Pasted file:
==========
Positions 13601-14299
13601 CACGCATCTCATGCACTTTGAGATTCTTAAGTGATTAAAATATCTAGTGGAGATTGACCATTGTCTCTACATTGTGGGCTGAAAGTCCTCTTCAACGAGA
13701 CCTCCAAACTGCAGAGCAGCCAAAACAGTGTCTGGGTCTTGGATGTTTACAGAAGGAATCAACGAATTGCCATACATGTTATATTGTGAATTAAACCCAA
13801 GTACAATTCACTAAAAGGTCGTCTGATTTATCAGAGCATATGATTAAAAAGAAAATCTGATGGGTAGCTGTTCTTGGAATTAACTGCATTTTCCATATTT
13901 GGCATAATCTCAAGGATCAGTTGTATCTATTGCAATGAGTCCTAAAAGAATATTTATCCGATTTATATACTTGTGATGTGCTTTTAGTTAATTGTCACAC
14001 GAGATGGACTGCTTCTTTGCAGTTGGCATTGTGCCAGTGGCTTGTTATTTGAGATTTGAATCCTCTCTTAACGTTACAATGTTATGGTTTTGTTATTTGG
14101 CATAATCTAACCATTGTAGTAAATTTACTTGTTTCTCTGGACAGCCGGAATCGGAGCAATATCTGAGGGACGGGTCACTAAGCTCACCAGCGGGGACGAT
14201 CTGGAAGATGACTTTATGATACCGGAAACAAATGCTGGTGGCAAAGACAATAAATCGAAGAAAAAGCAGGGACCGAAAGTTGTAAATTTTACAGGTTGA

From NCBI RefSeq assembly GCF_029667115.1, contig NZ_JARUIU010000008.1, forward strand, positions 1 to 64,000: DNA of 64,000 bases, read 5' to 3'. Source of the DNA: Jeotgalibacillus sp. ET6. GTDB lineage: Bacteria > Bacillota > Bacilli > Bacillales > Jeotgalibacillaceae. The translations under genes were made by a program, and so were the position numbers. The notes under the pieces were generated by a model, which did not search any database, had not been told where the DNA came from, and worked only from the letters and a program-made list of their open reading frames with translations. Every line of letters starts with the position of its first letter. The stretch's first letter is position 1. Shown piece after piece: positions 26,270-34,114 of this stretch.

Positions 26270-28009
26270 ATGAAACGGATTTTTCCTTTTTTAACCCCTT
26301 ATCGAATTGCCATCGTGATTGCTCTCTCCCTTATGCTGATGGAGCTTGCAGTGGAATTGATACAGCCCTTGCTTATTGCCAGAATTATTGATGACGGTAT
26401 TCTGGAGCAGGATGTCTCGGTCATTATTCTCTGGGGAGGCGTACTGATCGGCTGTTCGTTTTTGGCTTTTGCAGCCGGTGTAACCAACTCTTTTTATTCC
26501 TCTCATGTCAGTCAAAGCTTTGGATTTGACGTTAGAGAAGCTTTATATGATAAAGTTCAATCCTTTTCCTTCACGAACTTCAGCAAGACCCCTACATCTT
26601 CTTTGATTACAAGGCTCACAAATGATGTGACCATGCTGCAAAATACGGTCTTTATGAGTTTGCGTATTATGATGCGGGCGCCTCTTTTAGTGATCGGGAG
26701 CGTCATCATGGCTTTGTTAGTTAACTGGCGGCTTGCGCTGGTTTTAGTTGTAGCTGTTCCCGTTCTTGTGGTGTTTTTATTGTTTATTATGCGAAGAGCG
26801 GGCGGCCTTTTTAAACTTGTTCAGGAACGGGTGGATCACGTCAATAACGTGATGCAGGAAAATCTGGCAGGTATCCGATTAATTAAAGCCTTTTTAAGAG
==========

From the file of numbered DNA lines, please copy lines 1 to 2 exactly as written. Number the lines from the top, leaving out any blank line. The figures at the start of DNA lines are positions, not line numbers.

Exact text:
Positions 13601-14299
13601 CACGCATCTCATGCACTTTGAGATTCTTAAGTGATTAAAATATCTAGTGGAGATTGACCATTGTCTCTACATTGTGGGCTGAAAGTCCTCTTCAACGAGA